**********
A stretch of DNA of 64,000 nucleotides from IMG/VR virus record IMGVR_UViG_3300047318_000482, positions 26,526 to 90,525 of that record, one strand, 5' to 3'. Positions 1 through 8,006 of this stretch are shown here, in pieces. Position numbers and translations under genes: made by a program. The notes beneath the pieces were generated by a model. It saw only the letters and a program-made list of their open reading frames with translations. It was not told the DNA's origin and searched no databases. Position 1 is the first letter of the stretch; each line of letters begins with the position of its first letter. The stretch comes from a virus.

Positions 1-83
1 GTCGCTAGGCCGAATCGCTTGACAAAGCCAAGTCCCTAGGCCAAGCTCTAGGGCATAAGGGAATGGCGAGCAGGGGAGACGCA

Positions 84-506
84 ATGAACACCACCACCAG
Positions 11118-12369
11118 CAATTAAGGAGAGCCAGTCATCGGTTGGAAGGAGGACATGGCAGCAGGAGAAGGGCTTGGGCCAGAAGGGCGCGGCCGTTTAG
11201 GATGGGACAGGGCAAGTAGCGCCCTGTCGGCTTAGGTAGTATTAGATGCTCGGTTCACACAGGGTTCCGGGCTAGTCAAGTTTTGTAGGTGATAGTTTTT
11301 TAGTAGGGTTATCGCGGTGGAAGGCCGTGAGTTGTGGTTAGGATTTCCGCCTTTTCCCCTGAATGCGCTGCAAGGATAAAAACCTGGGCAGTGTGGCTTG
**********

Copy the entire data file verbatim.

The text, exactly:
A stretch of DNA of 64,000 nucleotides from IMG/VR virus record IMGVR_UViG_3300047318_000482, positions 26,526 to 90,525 of that record, one strand, 5' to 3'. Positions 1 through 8,006 of this stretch are shown here, in pieces. Position numbers and translations under genes: made by a program. The notes beneath the pieces were generated by a model. It saw only the letters and a program-made list of their open reading frames with translations. It was not told the DNA's origin and searched no databases. Position 1 is the first letter of the stretch; each line of letters begins with the position of its first letter. The stretch comes from a virus.

Positions 1-83
1 GTCGCTAGGCCGAATCGCTTGACAAAGCCAAGTCCCTAGGCCAAGCTCTAGGGCATAAGGGAATGGCGAGCAGGGGAGACGCA

Positions 84-506
84 ATGAACACCACCACCAG
Positions 11118-12369
11118 CAATTAAGGAGAGCCAGTCATCGGTTGGAAGGAGGACATGGCAGCAGGAGAAGGGCTTGGGCCAGAAGGGCGCGGCCGTTTAG
11201 GATGGGACAGGGCAAGTAGCGCCCTGTCGGCTTAGGTAGTATTAGATGCTCGGTTCACACAGGGTTCCGGGCTAGTCAAGTTTTGTAGGTGATAGTTTTT
11301 TAGTAGGGTTATCGCGGTGGAAGGCCGTGAGTTGTGGTTAGGATTTCCGCCTTTTCCCCTGAATGCGCTGCAAGGATAAAAACCTGGGCAGTGTGGCTTG